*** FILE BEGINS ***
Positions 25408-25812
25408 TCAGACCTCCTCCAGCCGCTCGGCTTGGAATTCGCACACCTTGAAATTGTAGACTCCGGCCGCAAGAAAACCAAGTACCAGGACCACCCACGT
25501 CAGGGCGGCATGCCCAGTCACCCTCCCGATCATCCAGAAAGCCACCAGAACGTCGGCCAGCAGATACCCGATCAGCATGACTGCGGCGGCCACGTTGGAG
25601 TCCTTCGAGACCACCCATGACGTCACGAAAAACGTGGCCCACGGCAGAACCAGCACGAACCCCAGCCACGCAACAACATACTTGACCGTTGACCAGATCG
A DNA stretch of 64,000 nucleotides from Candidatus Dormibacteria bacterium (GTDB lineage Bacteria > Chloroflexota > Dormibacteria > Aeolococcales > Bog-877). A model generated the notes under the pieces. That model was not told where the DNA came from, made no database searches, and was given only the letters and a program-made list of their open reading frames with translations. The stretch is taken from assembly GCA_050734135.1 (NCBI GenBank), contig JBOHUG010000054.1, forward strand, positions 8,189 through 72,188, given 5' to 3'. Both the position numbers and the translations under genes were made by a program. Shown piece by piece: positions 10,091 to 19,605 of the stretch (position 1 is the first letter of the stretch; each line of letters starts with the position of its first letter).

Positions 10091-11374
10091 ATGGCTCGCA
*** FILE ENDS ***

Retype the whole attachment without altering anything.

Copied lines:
Positions 25408-25812
25408 TCAGACCTCCTCCAGCCGCTCGGCTTGGAATTCGCACACCTTGAAATTGTAGACTCCGGCCGCAAGAAAACCAAGTACCAGGACCACCCACGT
25501 CAGGGCGGCATGCCCAGTCACCCTCCCGATCATCCAGAAAGCCACCAGAACGTCGGCCAGCAGATACCCGATCAGCATGACTGCGGCGGCCACGTTGGAG
25601 TCCTTCGAGACCACCCATGACGTCACGAAAAACGTGGCCCACGGCAGAACCAGCACGAACCCCAGCCACGCAACAACATACTTGACCGTTGACCAGATCG
A DNA stretch of 64,000 nucleotides from Candidatus Dormibacteria bacterium (GTDB lineage Bacteria > Chloroflexota > Dormibacteria > Aeolococcales > Bog-877). A model generated the notes under the pieces. That model was not told where the DNA came from, made no database searches, and was given only the letters and a program-made list of their open reading frames with translations. The stretch is taken from assembly GCA_050734135.1 (NCBI GenBank), contig JBOHUG010000054.1, forward strand, positions 8,189 through 72,188, given 5' to 3'. Both the position numbers and the translations under genes were made by a program. Shown piece by piece: positions 10,091 to 19,605 of the stretch (position 1 is the first letter of the stretch; each line of letters starts with the position of its first letter).

Positions 10091-11374
10091 ATGGCTCGCA